Be nice mother nature

Thursday, March 11, 2010

Today, after days of the weather being against us, we were all ready to get back to work on the levee.  We did, however, have something else working against us; something called 'Southern Time'.  I knew people from the north supposedly moved and talked a lot faster than the people from the south but I never realized that our sense of time is totally different.  The first days we had gone to work we had to wait a while before getting out onto the levee but I assumed it just took some time getting things in order.  After waiting at the gates of the levee for 30 minutes we learned that the person with the key was going to be about an hour late.
Trash in the wetlands

We decided to go back out to the highway to pick up some trash but that, too, ended quickly.  Our leaders decided to take us back to the Lower 9th Ward to pick up some trash there.  It was interesting to be able to walk along the rows of destroyed, abandoned, or missing houses.  Unfortunately much of the trash we were picking up was lunch containers from construction workers.  I did find a child's backpack that I think may have been there since the storm.  While we were walking around we found a school bus parked along the side of the road.  While we initially thought that was someone's home we came to find out that it was actually a group called Everybody's Kitchen staying in New Orleans cooking meals for the needy.  There was a fully functioning kitchen inside the bus and they told us that they just travel around the country make over 300 meals a day.  This was their sixth trip (I believe) to New Orleans.  It was great to see that it is possible, even after school, to continue doing service and these people are doing some amazing work.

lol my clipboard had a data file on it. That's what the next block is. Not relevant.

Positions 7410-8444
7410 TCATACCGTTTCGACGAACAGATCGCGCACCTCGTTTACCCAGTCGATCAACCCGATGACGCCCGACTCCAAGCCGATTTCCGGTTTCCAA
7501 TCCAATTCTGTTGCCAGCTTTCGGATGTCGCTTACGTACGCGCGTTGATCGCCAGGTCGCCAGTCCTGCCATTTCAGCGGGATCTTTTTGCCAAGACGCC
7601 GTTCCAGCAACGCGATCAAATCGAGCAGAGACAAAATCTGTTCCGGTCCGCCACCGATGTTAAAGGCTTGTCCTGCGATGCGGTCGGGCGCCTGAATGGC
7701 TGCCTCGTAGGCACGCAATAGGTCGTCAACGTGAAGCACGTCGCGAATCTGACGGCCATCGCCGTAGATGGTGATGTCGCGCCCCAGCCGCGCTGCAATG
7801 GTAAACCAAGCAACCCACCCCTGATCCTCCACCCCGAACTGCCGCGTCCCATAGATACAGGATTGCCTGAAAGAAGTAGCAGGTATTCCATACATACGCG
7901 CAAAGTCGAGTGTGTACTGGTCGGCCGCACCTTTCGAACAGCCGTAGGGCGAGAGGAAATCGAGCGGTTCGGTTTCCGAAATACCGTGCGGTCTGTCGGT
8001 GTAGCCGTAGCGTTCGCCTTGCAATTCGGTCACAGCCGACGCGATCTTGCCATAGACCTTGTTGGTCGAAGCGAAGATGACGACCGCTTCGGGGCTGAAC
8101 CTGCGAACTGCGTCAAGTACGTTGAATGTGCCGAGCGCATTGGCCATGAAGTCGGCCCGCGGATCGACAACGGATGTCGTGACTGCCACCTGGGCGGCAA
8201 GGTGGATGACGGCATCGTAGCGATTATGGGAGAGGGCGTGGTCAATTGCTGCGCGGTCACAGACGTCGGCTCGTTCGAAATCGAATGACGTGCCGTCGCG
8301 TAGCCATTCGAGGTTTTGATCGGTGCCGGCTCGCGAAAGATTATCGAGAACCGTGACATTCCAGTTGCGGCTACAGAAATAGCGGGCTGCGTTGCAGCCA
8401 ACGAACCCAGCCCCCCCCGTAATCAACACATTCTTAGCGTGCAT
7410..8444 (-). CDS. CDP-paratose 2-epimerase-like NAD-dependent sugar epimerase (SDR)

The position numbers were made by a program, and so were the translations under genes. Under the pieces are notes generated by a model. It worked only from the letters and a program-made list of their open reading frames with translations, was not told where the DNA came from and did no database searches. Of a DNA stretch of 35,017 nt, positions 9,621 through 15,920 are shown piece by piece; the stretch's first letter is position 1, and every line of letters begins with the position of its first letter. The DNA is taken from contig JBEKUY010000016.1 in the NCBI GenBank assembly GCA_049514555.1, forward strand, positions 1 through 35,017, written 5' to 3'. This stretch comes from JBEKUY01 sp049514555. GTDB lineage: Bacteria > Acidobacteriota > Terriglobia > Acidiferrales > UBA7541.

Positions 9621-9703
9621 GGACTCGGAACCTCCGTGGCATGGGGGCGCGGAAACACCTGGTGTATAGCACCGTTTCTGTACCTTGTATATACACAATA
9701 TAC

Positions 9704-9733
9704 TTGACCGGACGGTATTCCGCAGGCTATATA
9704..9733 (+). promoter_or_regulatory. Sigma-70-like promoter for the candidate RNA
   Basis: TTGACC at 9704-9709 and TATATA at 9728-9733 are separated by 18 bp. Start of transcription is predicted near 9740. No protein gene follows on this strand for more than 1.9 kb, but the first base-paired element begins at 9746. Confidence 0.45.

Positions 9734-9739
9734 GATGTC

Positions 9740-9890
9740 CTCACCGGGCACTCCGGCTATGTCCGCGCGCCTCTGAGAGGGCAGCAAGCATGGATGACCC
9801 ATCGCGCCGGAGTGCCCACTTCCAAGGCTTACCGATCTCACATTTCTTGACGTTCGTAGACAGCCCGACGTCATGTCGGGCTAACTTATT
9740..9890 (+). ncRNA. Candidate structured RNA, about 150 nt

Swamp Tour!
After getting back on the bus and eating lunch we headed back for the levee.  Because the ground was so saturated we could not take the tractor out so we instead picked up trash along the closest parts of the levee.  It was amazing to see some of the things  that were pulled out of the water.  There were washing machines, boats, coolers, etc.  Most of these things ended up here after the storm.

After working for a couple of hours we split into two groups.  One group stayed behind to continue working while my group got back on the bus to go on a swamp tour.  This was what you picture when you think of a Louisianian swamp.  The hanging trees, snakes, and alligators were all there.  It was a pretty cool experience.

Because it took an hour to get to and from the levee while the other group took the swamp tour we visit one of the first forts built in America.  It was never actually used but it was fun to look around.

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